By Rocky Rushing
“Nothing compares to the simple pleasure of riding a bike. “
President John F. Kennedy
I love my bike.
It’s a late-blooming love and a bit surprising. I’ve had my bike for nearly 15 years and most of that time it sat in the garage collecting dust.
That all changed when I started with Coalition for Clean Air in its Sacramento office. No way could I continue driving to work. Carbon footprints are frowned upon around here. And I didn’t want to pay $100-plus per month for downtown parking.
There’s always the bus or light rail but no transfers are necessary when I’m pedaling.
Is there a downside? My bike helmet smashes my pompadour. That’s about it.
Convenience is just one of the benefits of riding my bike. It’s good for our air and climate.
According to the Union of Concerned Scientists, cars and trucks emit about one-fifth of all U.S. greenhouse gas emissions. Driving a compact car that gets 35 miles per gallon for 10 miles, five days per week puts .7 tons of carbon dioxide (CO2) in the air! Bigger cars belch more pollution.
The transportation sector is the largest contributor to greenhouse gases emissions in California, with passenger vehicles doing the most damage. Globally, the U.S. transportation sector in 2016 contributed nearly 30 percent of all greenhouse gas emissions – more than any other sector.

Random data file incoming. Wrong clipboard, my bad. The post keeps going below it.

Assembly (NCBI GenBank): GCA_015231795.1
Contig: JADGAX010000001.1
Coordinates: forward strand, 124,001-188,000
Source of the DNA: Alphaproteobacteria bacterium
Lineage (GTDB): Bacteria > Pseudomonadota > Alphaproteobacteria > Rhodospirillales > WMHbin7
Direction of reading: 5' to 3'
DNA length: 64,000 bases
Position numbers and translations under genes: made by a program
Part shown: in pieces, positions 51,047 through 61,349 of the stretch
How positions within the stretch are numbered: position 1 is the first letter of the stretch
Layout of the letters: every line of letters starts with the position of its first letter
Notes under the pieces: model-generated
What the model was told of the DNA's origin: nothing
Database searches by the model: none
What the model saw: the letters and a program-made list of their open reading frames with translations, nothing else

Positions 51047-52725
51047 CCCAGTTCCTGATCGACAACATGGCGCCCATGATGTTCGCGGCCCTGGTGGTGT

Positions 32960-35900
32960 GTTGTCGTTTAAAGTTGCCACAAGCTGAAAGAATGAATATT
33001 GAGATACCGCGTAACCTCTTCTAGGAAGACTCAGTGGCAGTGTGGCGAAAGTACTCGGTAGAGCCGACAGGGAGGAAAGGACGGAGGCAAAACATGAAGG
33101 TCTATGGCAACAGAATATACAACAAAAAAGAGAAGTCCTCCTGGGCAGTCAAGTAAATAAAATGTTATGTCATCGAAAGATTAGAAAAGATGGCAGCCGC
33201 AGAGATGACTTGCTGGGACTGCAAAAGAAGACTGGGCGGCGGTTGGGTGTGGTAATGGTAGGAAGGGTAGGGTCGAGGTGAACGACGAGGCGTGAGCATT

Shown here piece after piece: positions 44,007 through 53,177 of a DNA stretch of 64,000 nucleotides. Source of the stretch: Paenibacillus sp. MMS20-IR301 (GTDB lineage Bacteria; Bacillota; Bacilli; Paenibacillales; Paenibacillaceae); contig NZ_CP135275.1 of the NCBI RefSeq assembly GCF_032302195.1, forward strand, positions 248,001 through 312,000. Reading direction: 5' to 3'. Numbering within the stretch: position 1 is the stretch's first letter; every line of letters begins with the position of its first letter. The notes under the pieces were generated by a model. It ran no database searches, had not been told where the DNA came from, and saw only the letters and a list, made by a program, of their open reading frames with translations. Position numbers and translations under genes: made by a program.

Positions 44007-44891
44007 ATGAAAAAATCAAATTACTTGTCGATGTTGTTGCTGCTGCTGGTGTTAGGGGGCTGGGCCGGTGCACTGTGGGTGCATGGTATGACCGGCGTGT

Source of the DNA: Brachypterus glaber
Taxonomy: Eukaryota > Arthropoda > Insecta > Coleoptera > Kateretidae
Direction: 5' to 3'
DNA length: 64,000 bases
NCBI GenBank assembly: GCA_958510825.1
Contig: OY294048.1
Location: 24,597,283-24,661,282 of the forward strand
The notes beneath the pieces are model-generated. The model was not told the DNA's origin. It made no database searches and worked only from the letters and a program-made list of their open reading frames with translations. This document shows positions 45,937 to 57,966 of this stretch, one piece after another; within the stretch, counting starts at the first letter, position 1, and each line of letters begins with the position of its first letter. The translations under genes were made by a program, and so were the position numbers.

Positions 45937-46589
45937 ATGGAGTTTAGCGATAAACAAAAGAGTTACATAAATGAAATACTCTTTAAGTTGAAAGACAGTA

My bike has no tailpipe! By riding my bike just two miles each day for a year instead of driving I can prevent 440 pounds of CO2 from entering the atmosphere. And when I’m on my seven-speed blue and silver cruiser I just love peddling past cars stuck in traffic!
Then there are the health benefits.
A San Francisco Bay Area study found that increasing biking and walking from 4 to 24 minutes a day on average would reduce cardiovascular disease and diabetes by 14 percent and decrease greenhouse gas emissions by 14 percent.
As a type 2 diabetic, pedaling to and from work each day helps tamp down my blood sugar levels.
Bike-love is blossoming and has been for some time. No wonder, said one anonymous bike rider: “You can’t buy happiness but you can buy a bicycle and that’s pretty close.”
In 2014, USA Today reported that the number of people pedaling to work increased by 60 percent during the past decade. In May, nearly 100,000 Bay Area riders took to their bikes on the 24th Annual Ride Your Bike to Work Day, as did thousands more throughout the state.
Also in May, a new bike-sharing program was launched in Sacramento, West Sacramento and Davis. Three hundred electric “Jump Bikes” were deployed throughout the region and they’re so popular another 600 are on their way this summer.
Bike-sharing programs are popping up in Southern California, the Bay Area and across the country with more than 32,000 bikes nationwide.
With so many seeing their bikes as a valuable – if not essential – mode of transportation, it makes sense that our local, state and federal governments do more to make bike riding safe and accessible to all Californians, especially in low-income and disadvantaged communities.
For instance, the California Air Resources Board recognizes the environmental benefits of bike riding and has begun to fund electric-bike sharing programs in a few communities. That’s great! Let’s see more.
You don’t have to be a genius to figure out why you should ride a bike because one already has.
“Life is like riding a bicycle,” said famous brainiac Albert Einstein. “In order to keep your balance you must keep moving.”
The bike-love bug has certainly bit me. I know this new love will surely be tested when Northern California’s cold and wet winter settles in. I guess time will tell if this is just a summer fling or the real deal. I’ll get back to you on that.